Day 3: Zarautz to Deba

I’m eating my first warm meal since the plane trip from Dubai to Madrid outside a tiny Taberna in Zumaia, listening to the Greece mega mix and a group of men chatting eagerly at the bar. Despite listening to my Spanish lessons this morning I’m no more confident in ordering food and simply walked into the bar and said ‘paella?’ to the bar man. He pointed to his watch to indicate it’s too early, so I pointed at something that looked like quiche and a baguette with egg inside. He popped them in the microwave and whola, a hot meal!


Today was a long day, so when I finally hobbled into Deba, all I felt like doing was falling into bed. My body was not prepared to go a step further. The day started with a long stretch along the coast between Zarautz and Getaria. Looking at the map it seems that the trail went into the mountains, but the yellow arrows kept me on the pavement, which certainly isn’t the first time I’ve experienced conflicting arrows. I used the time on flat ground to listen to the Spanish lessons I downloaded this morning. The cyclists riding past me must have grabbed little bits of my random Spanish ramblings: no tengo dinero – I’ve no money, me encanta este vino – I love this wine, or no he terminado – I haven’t finished.



The footpath was under construction in a few sections which meant I had to hurdle the barrier with my pack and walk on the shoulder-less road in parts. This was just the start of another day of predominantly road walking, although when the path did eventually turn into trail it was worth it! I stopped briefly in Getaria for a second cup of coffee and another danish to compliment the croissant I had for breakfast. All I can find to eat in these towns are either pastries or baguettes. I’m simply not on the same food schedule as everyone else. I’m currently sitting in a cafe in Deba at 7pm having just eaten yet another baguette and quiche because they don’t serve anything else until 8pm. I’m planning to be in bed by then!



My legs are officially in serious pain and I’m wondering if it’s the lack of training, kilometres of road walking, or a mixture of both. I honestly walked so stiffly today I would have fallen over without the support of my hiking poles. I managed to find a comfortable way to continue shuffling forward with the only relief coming on the uphills which brought my legs back to their youthful age of 31!


I walked through some gorgeous farmland today and came across a herd of sheep being moved up the road and a couple of other walkers who were just heading to Deba with their two dogs. They stared at the size of my pack which makes less and less sense the more I stay indoors. I had intentions of hiking through Deba up to the mountains which are meant to be full of pine forests, but when my body needed to be horizontal for at least 10 minutes just after lunch in Zumaia I knew the likelihood was low.



The brief rest gave my legs enough juice to get me up to Itziar, 260m above sea level. It felt like the trail was taking me in a giant circle as I crossed the highway 30 minutes later in what felt like the same spot. A guy stopped his car to offer me a ride but I said ‘Camino’ and he nodded with understanding. Itziar was a cute town surrounded by farmland where I came across two men fixing a fence in a very heated discussion I couldn’t understand. They didn’t even turn to look at the giant smurf with an oversized backpack hobbling past.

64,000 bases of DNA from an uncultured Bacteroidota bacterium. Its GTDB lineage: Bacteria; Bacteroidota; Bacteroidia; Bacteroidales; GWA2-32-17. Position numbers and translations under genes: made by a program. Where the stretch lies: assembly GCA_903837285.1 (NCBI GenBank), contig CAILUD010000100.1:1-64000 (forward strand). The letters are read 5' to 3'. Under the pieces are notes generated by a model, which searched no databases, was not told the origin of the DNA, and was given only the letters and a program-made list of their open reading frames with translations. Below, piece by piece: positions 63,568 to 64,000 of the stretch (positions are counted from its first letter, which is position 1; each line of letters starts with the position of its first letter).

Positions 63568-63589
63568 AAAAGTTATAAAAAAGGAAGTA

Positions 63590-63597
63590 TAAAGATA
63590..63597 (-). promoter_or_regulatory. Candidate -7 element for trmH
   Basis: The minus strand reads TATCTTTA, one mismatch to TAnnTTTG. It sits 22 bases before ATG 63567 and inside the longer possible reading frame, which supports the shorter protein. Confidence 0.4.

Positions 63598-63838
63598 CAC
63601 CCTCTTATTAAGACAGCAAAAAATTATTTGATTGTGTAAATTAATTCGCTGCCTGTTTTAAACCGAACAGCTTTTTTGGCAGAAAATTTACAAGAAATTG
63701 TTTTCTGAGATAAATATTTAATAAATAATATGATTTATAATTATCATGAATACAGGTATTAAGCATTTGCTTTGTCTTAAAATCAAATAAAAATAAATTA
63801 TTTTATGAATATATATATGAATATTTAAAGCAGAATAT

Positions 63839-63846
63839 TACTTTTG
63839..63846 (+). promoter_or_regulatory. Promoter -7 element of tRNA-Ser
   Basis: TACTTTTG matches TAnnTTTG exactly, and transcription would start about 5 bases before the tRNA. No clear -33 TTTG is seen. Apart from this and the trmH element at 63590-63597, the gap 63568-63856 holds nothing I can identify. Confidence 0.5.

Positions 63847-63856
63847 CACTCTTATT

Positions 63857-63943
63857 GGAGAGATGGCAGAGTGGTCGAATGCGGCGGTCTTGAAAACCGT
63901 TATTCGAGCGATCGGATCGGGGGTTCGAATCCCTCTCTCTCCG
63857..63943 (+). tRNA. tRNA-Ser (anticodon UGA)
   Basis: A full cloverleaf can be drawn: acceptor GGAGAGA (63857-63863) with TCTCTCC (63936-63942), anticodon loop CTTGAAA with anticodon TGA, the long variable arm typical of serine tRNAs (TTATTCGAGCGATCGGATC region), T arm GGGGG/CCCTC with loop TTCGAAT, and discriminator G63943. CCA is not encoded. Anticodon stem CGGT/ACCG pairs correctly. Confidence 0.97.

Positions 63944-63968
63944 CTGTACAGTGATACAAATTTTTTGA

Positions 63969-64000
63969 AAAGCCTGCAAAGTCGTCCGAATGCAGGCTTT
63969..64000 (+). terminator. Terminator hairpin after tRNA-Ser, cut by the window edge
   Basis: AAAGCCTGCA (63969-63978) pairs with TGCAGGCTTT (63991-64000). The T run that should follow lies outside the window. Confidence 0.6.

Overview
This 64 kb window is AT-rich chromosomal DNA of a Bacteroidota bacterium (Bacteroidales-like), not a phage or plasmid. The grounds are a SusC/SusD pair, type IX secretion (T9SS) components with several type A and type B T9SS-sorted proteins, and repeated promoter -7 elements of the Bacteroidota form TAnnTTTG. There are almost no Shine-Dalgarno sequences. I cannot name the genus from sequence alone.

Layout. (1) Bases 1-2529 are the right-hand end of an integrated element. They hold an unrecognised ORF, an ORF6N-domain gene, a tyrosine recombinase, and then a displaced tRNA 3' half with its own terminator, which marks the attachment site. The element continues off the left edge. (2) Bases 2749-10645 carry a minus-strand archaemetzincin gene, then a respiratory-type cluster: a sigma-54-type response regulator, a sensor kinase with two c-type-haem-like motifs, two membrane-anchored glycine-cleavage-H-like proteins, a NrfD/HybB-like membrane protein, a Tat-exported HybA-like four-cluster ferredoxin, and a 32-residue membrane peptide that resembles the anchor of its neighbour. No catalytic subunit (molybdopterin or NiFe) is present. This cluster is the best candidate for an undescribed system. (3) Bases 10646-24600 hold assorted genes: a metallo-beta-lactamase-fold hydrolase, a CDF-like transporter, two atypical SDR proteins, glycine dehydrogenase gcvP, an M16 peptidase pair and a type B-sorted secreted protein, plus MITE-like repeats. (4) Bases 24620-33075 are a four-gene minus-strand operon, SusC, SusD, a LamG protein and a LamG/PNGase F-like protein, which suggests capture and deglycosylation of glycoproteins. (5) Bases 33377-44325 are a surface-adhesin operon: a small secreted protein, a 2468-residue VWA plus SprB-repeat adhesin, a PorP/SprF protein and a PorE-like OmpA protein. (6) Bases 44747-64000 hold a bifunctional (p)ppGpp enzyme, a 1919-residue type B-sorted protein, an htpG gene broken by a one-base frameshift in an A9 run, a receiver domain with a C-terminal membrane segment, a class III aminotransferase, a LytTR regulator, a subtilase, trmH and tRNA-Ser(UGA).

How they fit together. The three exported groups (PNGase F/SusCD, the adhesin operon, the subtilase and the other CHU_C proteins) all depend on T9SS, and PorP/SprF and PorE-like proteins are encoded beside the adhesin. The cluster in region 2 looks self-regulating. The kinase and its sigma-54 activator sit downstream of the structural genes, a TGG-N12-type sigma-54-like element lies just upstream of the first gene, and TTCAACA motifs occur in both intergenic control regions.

The road to Deba was all downhill which was hell on the legs and bad for the feet which were sliding on the wet surface of the steep road. When I arrived in Deba I questioned whether I’d even make it to the hostel, if I could find it. Thankfully part of the trail took a lift down to the town centre, what a blessing! The tourist info centre was closed so I hobbled to the Albergue hoping it would be open. When I arrived I saw a note on the door, this is when my next adventure begun…




I soon discovered the bathroom actually had a strong smell of urine and the beds looked much more creepy than sleeping on the ground. I covered one of the bottom bunks with my tarp and hope no one else shows up tonight as it’s going to crumple every time I roll over in my sleeping bag.




6 thoughts on “Day 3: Zarautz to Deba”

  1. Looks like a wonderful variety of sights that are inviting further travel. Glad you will provide a month of vicarious adventures. Brings back memories of our trip to Spain, although we were on four wheels connected to a big hunk of metal know as a car.

  2. I’m not sure what kind of mobile device you are using, but have you thought about using a translation app? You can speak into it in English and then your phone says it in Spanish and vice versa. 🙂

    I guess it could be problematic with data costs and such, but not sure what your setup is so I thought I’d throw the idea out there.

    Google Translate for Android:

    And for iOS:

  3. Oh my, u r making me miss the Camino! Although I had forgotten how frustrating the Spanish Siesta’s could be! Just wait until the weekend, in the villages they part ALL night! We saw the disco ball still going strong when we would leave in the early morning hours, ha!

    I’m excited to learn about the coastal route, happy trails!

  4. Rozanne: wow! What a far cry/huge change from the PCT! In its own way “le Camino” sounds as difficult as (if not more-so) than the PCT, inflicting a painful toll on legs and feet. I wish you angel-wings ti lift your pack – and your soul – as you trek! Be well…Love walking along with you.

  5. You discovered tortilla de patata! It’s a Camino staple…I ate it a lot on my two Caminos. If you have a data plan, just use Google Translate. It will save you so much trouble. Cafe con leche grande por favor is my most favorite phrase in Spanish! 🙂

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